As shown in the figure below, core to the model is the combination of each participant’s visual preferences with a per-user attention map and adaptive user masks. This requires per-user attention annotations to be available in the training data, e.g., the OSIE mobile gaze dataset for natural images; FiWI and WebSaliency datasets for web pages. Instead of predicting a single saliency map representing attention of all users, this model predicts per-user attention maps to encode individuals’ attention patterns. Further, the model adopts a user mask (a binary vector with the size equal to the number of participants) to indicate the presence of participants in the current sample, which makes it possible to select a group of participants and combine their preferences into a single heatmap.
|An overview of the user aware saliency model framework. The example image is from OSIE image set.|
During inference, the user mask allows making predictions for any combination of participants. In the following figure, the first two rows are attention predictions for two different groups of participants (with three people in each group) on an image. A conventional attention prediction model will predict identical attention heatmaps. Our model can distinguish the two groups (e.g., the second group pays less attention to the face and more attention to the food than the first). Similarly, the last two rows are predictions on a webpage for two distinctive participants, with our model showing different preferences (e.g., the second participant pays more attention to the left region than the first).
|Predicted attention vs. ground truth (GT). EML-Net: predictions from a state-of-the-art model, which will have the same predictions for the two participants/groups. Ours: predictions from our proposed user aware saliency model, which can predict the unique preference of each participant/group correctly. The first image is from OSIE image set, and the second is from FiWI.|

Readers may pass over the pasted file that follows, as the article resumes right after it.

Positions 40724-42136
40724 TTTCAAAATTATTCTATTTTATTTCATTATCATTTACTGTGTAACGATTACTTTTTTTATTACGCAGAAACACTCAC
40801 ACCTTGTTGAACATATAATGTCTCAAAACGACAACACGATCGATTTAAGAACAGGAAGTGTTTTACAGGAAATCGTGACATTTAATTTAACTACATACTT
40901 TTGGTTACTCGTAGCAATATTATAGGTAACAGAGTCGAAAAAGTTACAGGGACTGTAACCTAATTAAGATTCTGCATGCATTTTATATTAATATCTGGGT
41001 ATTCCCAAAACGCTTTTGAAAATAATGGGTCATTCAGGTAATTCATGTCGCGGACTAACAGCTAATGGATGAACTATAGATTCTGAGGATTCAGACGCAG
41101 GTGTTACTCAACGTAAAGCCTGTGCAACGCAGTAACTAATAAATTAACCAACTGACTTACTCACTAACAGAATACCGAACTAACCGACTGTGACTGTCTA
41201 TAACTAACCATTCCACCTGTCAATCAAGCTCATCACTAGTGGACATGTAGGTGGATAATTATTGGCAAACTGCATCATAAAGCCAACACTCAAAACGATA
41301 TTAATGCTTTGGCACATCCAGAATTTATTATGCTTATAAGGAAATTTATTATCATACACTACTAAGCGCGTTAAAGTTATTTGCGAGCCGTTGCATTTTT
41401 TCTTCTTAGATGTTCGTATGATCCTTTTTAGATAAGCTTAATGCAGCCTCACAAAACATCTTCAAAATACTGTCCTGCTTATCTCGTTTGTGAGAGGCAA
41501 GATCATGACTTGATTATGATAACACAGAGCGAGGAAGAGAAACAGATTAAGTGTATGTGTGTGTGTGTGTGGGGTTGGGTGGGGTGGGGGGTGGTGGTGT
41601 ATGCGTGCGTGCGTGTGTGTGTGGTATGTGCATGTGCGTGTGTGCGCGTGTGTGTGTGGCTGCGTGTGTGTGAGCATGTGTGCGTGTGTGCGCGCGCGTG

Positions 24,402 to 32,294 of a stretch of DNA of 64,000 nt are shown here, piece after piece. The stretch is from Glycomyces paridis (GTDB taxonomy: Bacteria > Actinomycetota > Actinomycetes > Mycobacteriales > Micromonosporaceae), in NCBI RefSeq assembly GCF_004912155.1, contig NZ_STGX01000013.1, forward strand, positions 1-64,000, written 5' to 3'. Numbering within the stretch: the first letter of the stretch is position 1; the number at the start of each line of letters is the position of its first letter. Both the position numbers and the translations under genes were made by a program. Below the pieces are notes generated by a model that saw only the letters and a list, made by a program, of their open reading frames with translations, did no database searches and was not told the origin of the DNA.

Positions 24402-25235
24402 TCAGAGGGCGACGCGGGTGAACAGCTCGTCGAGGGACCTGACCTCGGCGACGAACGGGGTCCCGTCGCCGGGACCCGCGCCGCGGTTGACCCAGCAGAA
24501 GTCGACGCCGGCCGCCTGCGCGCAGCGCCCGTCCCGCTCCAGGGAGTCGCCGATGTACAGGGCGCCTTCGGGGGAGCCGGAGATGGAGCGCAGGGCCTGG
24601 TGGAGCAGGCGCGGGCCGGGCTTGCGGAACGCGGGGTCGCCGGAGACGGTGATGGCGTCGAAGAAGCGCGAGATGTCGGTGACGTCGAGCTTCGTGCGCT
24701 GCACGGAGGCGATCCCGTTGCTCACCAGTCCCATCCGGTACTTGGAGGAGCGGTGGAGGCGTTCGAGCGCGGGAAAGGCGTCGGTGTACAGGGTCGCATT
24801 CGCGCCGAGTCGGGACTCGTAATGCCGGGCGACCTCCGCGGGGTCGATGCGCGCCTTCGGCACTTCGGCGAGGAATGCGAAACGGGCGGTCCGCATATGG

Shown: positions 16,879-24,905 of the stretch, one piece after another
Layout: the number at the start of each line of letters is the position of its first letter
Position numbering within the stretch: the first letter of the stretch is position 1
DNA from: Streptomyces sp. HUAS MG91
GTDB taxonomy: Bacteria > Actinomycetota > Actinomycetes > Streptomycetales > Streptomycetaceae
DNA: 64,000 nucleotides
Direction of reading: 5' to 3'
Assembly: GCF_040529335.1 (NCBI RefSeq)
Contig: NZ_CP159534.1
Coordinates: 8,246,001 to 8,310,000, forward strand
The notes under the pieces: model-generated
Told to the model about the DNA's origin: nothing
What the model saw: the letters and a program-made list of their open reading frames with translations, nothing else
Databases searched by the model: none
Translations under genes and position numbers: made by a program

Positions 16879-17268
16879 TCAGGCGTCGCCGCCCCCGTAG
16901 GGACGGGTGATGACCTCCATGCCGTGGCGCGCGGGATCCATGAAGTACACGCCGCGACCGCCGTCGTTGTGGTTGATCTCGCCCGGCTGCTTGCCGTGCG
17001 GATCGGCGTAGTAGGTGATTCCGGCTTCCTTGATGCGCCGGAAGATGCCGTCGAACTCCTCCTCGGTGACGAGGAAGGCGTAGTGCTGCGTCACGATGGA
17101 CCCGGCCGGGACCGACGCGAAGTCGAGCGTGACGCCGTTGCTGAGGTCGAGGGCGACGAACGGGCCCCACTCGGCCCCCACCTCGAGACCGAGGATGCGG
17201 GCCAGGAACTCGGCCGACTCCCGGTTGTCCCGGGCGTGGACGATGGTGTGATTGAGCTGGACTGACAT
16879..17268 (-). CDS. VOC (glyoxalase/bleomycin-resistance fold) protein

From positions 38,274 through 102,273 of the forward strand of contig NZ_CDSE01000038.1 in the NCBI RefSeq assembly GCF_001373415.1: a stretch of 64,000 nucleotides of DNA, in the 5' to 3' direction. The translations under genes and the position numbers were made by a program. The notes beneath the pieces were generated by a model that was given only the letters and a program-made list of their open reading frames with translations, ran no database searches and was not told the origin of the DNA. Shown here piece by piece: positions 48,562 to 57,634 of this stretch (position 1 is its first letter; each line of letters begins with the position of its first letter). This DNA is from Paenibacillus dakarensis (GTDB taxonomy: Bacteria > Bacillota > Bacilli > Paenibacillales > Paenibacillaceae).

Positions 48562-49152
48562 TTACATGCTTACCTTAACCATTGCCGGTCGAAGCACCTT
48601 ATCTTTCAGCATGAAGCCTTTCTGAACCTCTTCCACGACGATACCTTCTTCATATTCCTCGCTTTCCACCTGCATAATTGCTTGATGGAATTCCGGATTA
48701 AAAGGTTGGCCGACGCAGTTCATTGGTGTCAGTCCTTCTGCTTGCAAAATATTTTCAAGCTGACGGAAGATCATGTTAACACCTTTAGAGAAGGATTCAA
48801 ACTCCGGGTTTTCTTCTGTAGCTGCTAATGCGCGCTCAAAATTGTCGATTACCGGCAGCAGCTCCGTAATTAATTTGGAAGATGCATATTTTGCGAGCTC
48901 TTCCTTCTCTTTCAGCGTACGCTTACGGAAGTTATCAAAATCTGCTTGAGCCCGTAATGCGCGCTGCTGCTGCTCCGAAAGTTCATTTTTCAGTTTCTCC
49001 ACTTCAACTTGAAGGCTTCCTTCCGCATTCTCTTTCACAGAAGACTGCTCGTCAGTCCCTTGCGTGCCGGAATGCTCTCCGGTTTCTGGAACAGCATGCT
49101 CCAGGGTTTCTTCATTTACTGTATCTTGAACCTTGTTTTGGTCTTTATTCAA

Progressive image decoding centered on salient features
Besides image editing, human attention models can also improve users’ browsing experience. One of the most frustrating and annoying user experiences while browsing is waiting for web pages with images to load, especially in conditions with low network connectivity. One way to improve the user experience in such cases is with progressive decoding of images, which decodes and displays increasingly higher-resolution image sections as data are downloaded, until the full-resolution image is ready. Progressive decoding usually proceeds in a sequential order (e.g., left to right, top to bottom). With a predictive attention model (1, 2), we can instead decode images based on saliency, making it possible to send the data necessary to display details of the most salient regions first. For example, in a portrait, bytes for the face can be prioritized over those for the out-of-focus background. Consequently, users perceive better image quality earlier and experience significantly reduced wait times. More details can be found in our open source blog posts (post 1, post 2). Thus, predictive attention models can help with image compression and faster loading of web pages with images, improve rendering for large images and streaming/VR applications.
We’ve shown how predictive models of human attention can enable delightful user experiences via applications such as image editing that can reduce clutter, distractions or artifacts in images or photos for users, and progressive image decoding that can greatly reduce the perceived waiting time for users while images are fully rendered. Our user-aware saliency model can further personalize the above applications for individual users or groups, enabling richer and more unique experiences.
Another interesting direction for predictive attention models is whether they can help improve robustness of computer vision models in tasks such as object classification or detection. For example, in “Teacher-generated spatial-attention labels boost robustness and accuracy of contrastive models”, we show that a predictive human attention model can guide contrastive learning models to achieve better representation and improve the accuracy/robustness of classification tasks (on the ImageNet and ImageNet-C datasets). Further research in this direction could enable applications such as using radiologist’s attention on medical images to improve health screening or diagnosis, or using human attention in complex driving scenarios to guide autonomous driving systems.
This work involved collaborative efforts from a multidisciplinary team of software engineers, researchers, and cross-functional contributors. We’d like to thank all the co-authors of the papers/research, including Kfir Aberman, Gamaleldin F. Elsayed, Moritz Firsching, Shi Chen, Nachiappan Valliappan, Yushi Yao, Chang Ye, Yossi Gandelsman, Inbar Mosseri, David E. Jacobes, Yael Pritch, Shaolei Shen, and Xinyu Ye. We also want to thank team members Oscar Ramirez, Venky Ramachandran and Tim Fujita for their help. Finally, we thank Vidhya Navalpakkam for her technical leadership in initiating and overseeing this body of work.